Buyers are finding that newly listed homes in many local markets are selling quickly. One moment, the listing is on the market; the next it’s gone. This “disappearing act” is becoming quite common.In many cases, on the very first day a listing hits the market, multiple offers are received and the property is under contract before the clock strikes twelve that night. If buyers are not paying attention, a listing may come and go before they even realize it was on the market.
This “disappearing act” is not the norm in all markets, and is certainly much more prevalent in lower price ranges. That said, let’s see if the market data supports these anecdotal stories of listings flying off the shelf.The available inventory of homes for sale across all Front Range markets fell in April to 3.8 months of supply. This lack of inventory is remarkable considering it is an average of all price segments, and as a result, includes upper price segments where supply is often much greater than six months. An average this low indicates virtually non-existent inventory at the lower price ranges, hence the “disappearing act.”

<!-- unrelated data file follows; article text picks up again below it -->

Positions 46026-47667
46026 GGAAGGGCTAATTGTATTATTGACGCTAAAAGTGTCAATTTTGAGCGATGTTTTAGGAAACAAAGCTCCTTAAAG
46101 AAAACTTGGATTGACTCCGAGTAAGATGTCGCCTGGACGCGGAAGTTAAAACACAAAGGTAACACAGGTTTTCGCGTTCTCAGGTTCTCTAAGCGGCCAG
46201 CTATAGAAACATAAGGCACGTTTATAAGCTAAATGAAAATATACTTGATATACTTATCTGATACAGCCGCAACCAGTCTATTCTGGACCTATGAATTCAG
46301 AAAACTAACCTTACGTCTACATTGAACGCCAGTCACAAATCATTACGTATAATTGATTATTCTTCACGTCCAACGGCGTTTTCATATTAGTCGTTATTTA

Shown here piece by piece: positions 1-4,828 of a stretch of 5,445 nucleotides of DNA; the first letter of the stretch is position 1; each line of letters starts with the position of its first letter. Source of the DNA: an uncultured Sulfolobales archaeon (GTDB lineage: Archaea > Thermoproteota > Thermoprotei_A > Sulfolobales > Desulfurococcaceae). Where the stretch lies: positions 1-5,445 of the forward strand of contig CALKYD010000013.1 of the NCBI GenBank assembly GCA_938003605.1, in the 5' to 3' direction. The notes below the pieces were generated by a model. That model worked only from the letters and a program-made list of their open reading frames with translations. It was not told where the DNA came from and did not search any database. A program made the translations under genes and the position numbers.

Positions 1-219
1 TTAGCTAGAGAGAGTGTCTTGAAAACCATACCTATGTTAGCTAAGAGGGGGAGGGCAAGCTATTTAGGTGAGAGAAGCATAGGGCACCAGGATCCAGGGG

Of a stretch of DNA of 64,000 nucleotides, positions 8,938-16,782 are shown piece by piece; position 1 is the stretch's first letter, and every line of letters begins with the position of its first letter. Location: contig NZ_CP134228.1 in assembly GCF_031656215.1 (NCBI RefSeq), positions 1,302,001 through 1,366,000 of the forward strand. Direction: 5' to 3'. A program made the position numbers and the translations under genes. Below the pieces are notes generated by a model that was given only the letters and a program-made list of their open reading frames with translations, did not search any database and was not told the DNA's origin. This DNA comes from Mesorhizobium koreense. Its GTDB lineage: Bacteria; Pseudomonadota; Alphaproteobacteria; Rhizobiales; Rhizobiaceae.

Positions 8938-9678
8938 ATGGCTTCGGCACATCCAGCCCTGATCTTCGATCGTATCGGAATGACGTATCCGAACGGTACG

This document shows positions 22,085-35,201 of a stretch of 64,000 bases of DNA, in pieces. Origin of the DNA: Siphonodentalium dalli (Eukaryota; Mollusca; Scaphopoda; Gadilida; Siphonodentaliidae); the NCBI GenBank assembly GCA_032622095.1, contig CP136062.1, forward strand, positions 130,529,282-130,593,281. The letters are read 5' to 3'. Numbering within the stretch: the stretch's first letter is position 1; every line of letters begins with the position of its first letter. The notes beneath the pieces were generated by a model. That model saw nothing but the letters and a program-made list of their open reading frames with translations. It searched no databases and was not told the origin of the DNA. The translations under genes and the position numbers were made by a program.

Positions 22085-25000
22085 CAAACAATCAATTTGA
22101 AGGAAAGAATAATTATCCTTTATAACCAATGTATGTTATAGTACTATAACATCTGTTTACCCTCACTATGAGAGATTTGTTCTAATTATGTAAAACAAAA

In the Colorado Springs market, the supply of inventory remained below the six month benchmark at 4.4 months and continues to tighten. Transactional volume is up on a year over year basis, but probably not as much as it would be if the market had more inventory. The lack of inventory is actually choking the market a bit.There are many ready, willing and able buyers in the market who simply cannot find a property to purchase. They are getting beat out in multiple offer situations and may be on their fourth or fifth attempt to purchase.Even with these impediments, transactional volume is surging this year. The volume of real estate that closed in April across all Front Range markets was up 21.3% over last April.In Colorado Springs, sales volume was up 6.5% year over year in April.So where do we go from here? How does this inventory shortage play out?The immediate effect of the constrained supply is that prices are rising. Positive appreciation rates of 2% to 4% are already being reported, and as noted in this newsletter last month, home price index data lags the market by months, so expect the news of price increases to get even better in the coming months.As the news of rising prices gets out, potential sellers who have been holding off may realize that now is not such a bad time to sell. Even home owners that assumed they were underwater may find the recent gains in home values allow them to sell without taking a loss.The end result should be more homes coming on the market. This increase in supply will have a positive impact on the market, with inventory levels moving back toward the six month benchmark of a balanced market that favors neither buyers nor sellers. The market would even welcome more foreclosures and short sales to meet existing demand.Overall, look for a stable market that delivers modest appreciation of 3% to 5% in 2012 for home owners, and also offers buyers a growing selection of inventory so they can take advantage of low interest rates
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